The yellow, strap-like flowers of this native shrub are among the last blooms to appear in fall, but are often hidden by the leaves. Common witch-hazel is a large shrub with a picturesque irregular branching habit that naturally grows along woodland edges. The large, rounded, dark green leaves often hang onto the winter branches. The fruit capsules mature a year after flowering, splitting open to expel seeds that are attractive to birds. Tolerant of road salt and clay soil, this is a great specimen plant, or for naturalized landscape.
- Chicago area
- North America
- Mixed border
- Small tree (15-25 feet)
- Compact tree (10-15 feet)
- Large shrub (more than 8 feet)
- Full sun (6 hrs direct light daily)
- Partial sun/shade (4-6 hrs light daily)
- Full shade (4 hrs or less of light daily)
- Zone 3
- Zone 4
- Zone 5
- Zone 6
- Zone 7
- Zone 8
- Moist, well-drained soil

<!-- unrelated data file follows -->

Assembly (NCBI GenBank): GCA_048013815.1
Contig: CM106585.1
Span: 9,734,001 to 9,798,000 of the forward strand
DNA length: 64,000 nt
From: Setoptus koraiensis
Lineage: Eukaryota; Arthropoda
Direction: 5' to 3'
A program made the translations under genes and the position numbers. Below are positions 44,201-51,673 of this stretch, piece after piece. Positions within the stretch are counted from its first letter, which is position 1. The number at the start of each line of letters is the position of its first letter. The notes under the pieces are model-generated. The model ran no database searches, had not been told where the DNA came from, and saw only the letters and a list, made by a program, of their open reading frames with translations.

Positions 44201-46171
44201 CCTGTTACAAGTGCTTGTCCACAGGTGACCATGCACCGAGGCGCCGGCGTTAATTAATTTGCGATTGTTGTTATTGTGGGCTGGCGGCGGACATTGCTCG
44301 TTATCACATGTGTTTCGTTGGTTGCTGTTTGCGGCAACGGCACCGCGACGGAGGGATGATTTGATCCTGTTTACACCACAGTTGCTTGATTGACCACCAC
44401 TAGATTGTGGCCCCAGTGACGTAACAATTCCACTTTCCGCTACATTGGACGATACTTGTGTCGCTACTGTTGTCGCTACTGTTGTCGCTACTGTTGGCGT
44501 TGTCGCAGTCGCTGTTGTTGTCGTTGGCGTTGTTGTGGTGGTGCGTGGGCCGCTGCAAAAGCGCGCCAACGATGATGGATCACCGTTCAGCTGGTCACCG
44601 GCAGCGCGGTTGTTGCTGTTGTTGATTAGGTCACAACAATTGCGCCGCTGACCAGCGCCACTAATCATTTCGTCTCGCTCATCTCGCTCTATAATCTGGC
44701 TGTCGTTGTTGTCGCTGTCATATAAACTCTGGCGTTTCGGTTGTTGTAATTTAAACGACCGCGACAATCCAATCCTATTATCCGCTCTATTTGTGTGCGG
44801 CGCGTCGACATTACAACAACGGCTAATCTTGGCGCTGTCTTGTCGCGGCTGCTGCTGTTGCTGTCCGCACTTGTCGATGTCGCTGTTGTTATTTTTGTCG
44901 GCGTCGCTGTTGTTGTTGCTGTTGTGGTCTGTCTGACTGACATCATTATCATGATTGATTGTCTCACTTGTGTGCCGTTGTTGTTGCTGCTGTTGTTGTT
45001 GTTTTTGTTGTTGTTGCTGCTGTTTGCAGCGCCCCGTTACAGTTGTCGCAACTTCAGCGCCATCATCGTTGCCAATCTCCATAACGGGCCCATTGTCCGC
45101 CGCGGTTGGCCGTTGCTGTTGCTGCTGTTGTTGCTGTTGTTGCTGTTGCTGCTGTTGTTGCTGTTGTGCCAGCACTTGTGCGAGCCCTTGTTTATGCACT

- Deciduous (seasonally loses leaves)
- Early fall
- Mid fall
- Late fall
Size and Form
15 to 25 feet high and 15 to 20 feet wide; irregular form at maturity.
In part shade it will have a more open habit than in full sun.
Tree & Plant Care
Performs best in moist, well-drained soil high in organic matter, but can tolerate clay soil. Mulch to keep soil moist. Avoid dry conditions.
One of the most salt-tolerant shrubs.
Disease, pests and problems
No serious problems.
Disease, pest, and problem resistance
Tolerant of black walnut toxicity.
Native geographic location and habitat
Native to the eastern United States.
Commonly found in wooded areas.
Attracts birds & butterflies
Seeds are eaten by a number of species of birds.
Serves as a host plant for the larvae of the spring azure butterfly.
Bark color and texture
Tan-colored lenticels are prominent in older grayish stems.
Leaf or needle arrangement, size, shape, and texture
Simple, alternate leaves are oval and irregular with wavy or toothed margins; 6 inches long.
Leaves are green in summer, changing to a clear yelow in fall.
Flower arrangement, shape, and size
1 inch, yellow, strap-like petals flower in late October when leaves are still present.
Fruit, cone, nut, and seed descriptions
Fruit is a capsule which ripens in the fall.